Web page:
LAS VEGAS -- Clark County District Attorney Steve Wolfson released a final report today that shows how a series of mistakes and missed opportunities led to the December 2011 death of Stanley Gibson.
The Report on Use of Force also explains how some of these errors led a police officer to mistakenly believe that Gibson fired at police officers first, prompting that officer to shoot Gibson. Because that officer was responding to what he perceived to be a deadly threat, his actions were not criminal.
“Mr. Gibson’s death was especially tragic because there were so many missed opportunities to get him the help he so obviously needed,” Wolfson said. “On top of that, there were mistakes and a breakdown in communication in the apartment parking lot that led directly to the shooting.
“However, I believe that through subsequent policy changes and training the Las Vegas Metropolitan Police Department has addressed many of the issues raised in this report. I believe that if the officers were presented with these same circumstances today we would have a different outcome.”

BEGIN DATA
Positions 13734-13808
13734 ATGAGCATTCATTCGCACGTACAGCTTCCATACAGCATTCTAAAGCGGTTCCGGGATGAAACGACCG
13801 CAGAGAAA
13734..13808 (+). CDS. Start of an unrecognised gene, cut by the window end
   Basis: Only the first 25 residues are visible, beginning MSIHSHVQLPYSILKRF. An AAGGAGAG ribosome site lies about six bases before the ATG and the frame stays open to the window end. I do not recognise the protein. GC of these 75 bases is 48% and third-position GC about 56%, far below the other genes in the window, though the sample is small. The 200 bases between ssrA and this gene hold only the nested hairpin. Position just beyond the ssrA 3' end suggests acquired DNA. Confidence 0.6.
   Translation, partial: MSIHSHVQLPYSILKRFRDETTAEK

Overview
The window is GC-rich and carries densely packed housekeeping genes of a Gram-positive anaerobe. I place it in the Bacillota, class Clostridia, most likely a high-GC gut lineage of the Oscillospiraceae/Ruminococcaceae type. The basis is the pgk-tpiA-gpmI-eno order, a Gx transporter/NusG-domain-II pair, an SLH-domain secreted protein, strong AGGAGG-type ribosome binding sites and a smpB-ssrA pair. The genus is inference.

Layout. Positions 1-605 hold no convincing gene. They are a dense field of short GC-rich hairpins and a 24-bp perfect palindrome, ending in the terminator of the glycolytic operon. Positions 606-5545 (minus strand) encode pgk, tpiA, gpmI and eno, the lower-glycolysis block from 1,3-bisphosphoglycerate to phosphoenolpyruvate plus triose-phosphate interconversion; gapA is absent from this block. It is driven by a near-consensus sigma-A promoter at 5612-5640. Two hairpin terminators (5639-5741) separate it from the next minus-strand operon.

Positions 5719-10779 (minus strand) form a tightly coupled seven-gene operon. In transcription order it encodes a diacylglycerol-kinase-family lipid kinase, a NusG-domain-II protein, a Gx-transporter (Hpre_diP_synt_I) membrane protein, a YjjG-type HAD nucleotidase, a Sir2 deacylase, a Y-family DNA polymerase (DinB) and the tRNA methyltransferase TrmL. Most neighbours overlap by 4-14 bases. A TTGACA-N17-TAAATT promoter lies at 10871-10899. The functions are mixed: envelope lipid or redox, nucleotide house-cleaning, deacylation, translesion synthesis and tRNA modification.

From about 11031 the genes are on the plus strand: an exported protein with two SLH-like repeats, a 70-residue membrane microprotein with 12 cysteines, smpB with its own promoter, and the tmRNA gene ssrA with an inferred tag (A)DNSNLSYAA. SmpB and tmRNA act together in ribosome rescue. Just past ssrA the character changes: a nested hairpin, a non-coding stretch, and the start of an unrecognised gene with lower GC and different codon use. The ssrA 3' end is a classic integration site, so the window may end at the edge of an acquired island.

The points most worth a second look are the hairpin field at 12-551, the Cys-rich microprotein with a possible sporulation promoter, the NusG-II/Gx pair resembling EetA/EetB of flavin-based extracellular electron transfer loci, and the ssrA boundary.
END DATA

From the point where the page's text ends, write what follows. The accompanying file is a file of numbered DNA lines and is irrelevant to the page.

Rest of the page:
The report chronicles multiple events during the 36 hours leading up to Gibson’s death on Dec. 12, 2011; including several 911 calls made by Mr. Gibson, contacts with emergency responders, and attempts by police officers to get him the help, through the Legal 2000 process, that they believed he needed.
The report also explains why criminal charges will not be forthcoming in this case.
As the report states, a variety of factors created the situation in which the shooting out of a side window by one officer was mistaken by another officer for Gibson shooting at the police.
“The Nevada Supreme Court makes it perfectly clear that the mere perception of danger, as opposed to actual danger, is sufficient to warrant a killing in self-defense,” the report states.
Information used for this report was provided by the Las Vegas Metropolitan Police Department, an independent investigation conducted by the District Attorney’s Office and a Police Fatality Public Fact-finding Review held Feb. 28.
-- From news release